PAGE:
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Schoolhouse Symbols on Maps, Part 2; and a 1921 Brenneman’s School Photo

1921 Photo of Students in front of Brenneman’s Schoolhouse in York Township (Ted Schaefer Collection)

My original intent for Part 2 of Schoolhouse Symbols on Maps was to use various map sections focusing on the area around Brenneman’s Schoolhouse for other reasons.  Another terrific reason surfaced over the weekend when Ted Schaefer, in response to my post on Friday, supplied me with a 1921 photo of students in front of Brenneman’s Schoolhouse in York Township.

PLEASE POST A REPLY if you can identify any of the students in the photo.

Ted Schaefer’s dad Theodore H. Schaefer Sr. and his sister Violet (Schaefer) Grove are both on the photo.  Ted’s dad is the second from the right in front row.  His sister is the 3rd from right in the 4th row.  I’m in the process of verifying identities of my uncle Emory Barshinger and my aunt Virgie (Barshinger) Heindel and am checking out a lead on someone that may know the identities of some of other the students.  I’ll follow-up on this school later, once more of the students are identified.

Related Brenneman’s One-Room Schoolhouse posts include:


In previous posts I noted schoolhouse symbols on several maps are fairly complete countywide, as opposed to schoolhouse names that sporadically occur on Historical Topographic Maps.  When I use schoolhouse symbols to locate a named school, I tend to check maps from 1860, 1876, and 1915.  Today I’ll discuss schoolhouse symbols that appear on a 1941 map, however these symbols have a twist; these symbols note if the schoolhouse is occupied or unoccupied.

The 1941 York County Map prepared by the Pennsylvania Department of Highways uses a square with a little flag to indicate the location of schoolhouses.  If the square is filled in solid, the schoolhouse is occupied; i.e. the building is still used as a schoolhouse.  If the square is not filled in, the schoolhouse is unoccupied; i.e. building is no longer used as a school.  I have been told that only when an abandoned schoolhouse is re-used as another type of dwelling or business, the flag comes off and it is mapped as a normal structure.

Legend Key for Educational Structures on 1941 York County Map prepared by the Pennsylvania Department of Highways

By 1941, consolidation of one-room schools had started in a few counties in the state, as it did in a few small pockets in York County, thus the ‘double flagged school’ notations on a map legend.  In York County, consolidation really took off in the later 1940s and was rapidly completed by the early 1950s.

The following four map sections show the area surrounding Brenneman’s Schoolhouse that was located at the corner of South Queen Street and Donna Lane in York Township.  The top two maps are 1941 and 1915 York County Maps prepared by the Pennsylvania Department of Highways.  The bottom two maps are from the 1876 Atlas of York County and Shearer’s 1860 Map of York County.

Four Map Sections in the Vicinity of Brenneman’s Schoolhouse in York Township

The 1941 Map has a lot of information besides the roads.  The locations of many structures, of all types, are indicated.  Because this map is so cluttered, I tend to use the 1941 map as a last resort in locating a schoolhouse, i.e. if I discover minor conflicting locations on the other three maps, this map becomes the tie-breaker.  If you want to know the 1941 status of an earlier closed schoolhouse, this would be the resource to use.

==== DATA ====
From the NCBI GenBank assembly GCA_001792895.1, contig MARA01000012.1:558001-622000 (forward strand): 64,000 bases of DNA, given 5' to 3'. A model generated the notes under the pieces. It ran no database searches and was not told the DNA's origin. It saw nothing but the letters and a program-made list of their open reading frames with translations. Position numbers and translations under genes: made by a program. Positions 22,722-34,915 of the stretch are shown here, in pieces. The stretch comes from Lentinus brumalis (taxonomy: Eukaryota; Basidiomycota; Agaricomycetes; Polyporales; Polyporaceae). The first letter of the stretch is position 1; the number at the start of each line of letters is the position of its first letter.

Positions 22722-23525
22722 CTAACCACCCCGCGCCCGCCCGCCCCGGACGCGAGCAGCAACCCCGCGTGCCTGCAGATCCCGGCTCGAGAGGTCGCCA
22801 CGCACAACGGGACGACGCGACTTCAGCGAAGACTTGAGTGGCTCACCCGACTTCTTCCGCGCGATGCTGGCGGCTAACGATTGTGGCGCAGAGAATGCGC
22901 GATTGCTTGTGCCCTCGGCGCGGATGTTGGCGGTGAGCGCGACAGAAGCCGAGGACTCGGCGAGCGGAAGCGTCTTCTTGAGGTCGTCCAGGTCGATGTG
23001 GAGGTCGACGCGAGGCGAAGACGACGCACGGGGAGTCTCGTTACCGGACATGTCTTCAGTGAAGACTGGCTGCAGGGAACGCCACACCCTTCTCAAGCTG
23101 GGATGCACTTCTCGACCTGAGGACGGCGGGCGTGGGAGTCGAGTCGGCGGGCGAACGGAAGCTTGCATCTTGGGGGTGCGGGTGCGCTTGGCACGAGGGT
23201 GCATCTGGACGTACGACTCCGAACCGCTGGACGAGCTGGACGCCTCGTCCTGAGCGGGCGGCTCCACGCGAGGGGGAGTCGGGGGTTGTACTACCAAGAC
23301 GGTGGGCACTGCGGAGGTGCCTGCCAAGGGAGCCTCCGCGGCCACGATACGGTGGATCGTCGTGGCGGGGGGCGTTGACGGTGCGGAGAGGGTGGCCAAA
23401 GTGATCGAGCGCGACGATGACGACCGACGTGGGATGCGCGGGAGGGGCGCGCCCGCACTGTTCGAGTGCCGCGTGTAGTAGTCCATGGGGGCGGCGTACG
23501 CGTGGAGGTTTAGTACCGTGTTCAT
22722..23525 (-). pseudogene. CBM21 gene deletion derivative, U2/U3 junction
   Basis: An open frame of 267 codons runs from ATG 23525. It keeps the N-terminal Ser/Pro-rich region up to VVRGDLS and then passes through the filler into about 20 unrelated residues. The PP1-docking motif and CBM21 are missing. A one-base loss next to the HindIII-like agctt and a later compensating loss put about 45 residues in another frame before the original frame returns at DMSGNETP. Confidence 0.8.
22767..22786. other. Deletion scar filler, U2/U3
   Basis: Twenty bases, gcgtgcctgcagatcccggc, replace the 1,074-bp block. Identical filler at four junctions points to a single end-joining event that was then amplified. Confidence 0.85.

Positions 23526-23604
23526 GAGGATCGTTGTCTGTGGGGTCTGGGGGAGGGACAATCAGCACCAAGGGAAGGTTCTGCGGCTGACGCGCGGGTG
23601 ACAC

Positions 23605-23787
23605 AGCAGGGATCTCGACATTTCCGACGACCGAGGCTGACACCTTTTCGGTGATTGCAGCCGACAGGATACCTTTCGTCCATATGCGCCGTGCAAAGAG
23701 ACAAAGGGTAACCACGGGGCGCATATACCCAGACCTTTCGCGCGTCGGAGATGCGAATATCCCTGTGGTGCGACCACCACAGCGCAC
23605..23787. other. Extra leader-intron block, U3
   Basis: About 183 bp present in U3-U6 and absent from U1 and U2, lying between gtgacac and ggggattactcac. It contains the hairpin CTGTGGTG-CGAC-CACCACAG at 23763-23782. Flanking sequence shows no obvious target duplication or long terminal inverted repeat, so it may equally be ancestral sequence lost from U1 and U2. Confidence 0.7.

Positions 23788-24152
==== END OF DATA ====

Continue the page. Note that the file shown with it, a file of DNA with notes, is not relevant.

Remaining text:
About 30% of all one-room schools in York County were at one time identified by name on what are now Historical Topographic Maps.  A very few townships had nearly 100% coverage, however most townships had a scattering to no coverage as far as having their one-room schoolhouses named on a Topographic Map.

For the other 70% of the schools I find a simple description in a township history or someone gives me a verbal description, i.e. “Brenneman’s was along South Queen Street near Tyler Run Road.”  I next tend to check maps from 1860, 1876, and 1915 for schoolhouse symbols in that general area.  The one-room schoolhouse in each example map section is encircled in yellow highlight.  From these map positions I can detail the actual corner of a crossroads, or the location along a road where the schoolhouse was located.

Why do I check all three maps?  The 1915 map is easy to check, the schoolhouses pop out at you.  The 1876 and 1860 maps many times provide a secondary verification of placement based upon school name, i.e. when the school is named after an individual that provided the land for the school.  In the case of Brenneman’s Schoolhouse, I have underlined A. Brenneman, who owned the nearby Hotel in the 1876 map.  If the school is older, many times the 1860 map will provide this secondary verification.

The 1860 map occasionally provides information pointing to an earlier school in the general area.  This is the primary reason I have selected the Brenneman Schoolhouse vicinity for my examples.  The 1860 ‘S.H.’ schoolhouse location is at a different site; it is along Springwood Road prior to the existence of Donna Lane.

One might conclude that the 1860 mapmaker simply misplaced the schoolhouse.  I’d say that was possible, however every time I have used other sources to prove that might be the case; there were in fact two completely different schoolhouses.  I’ll go through a short family history and land deeds associated with A. Brenneman this Friday to show you why I’ve reached the conclusion there was an earlier separate schoolhouse in this area.

Reading the Headlines: A Quick Index to All YorksPast Posts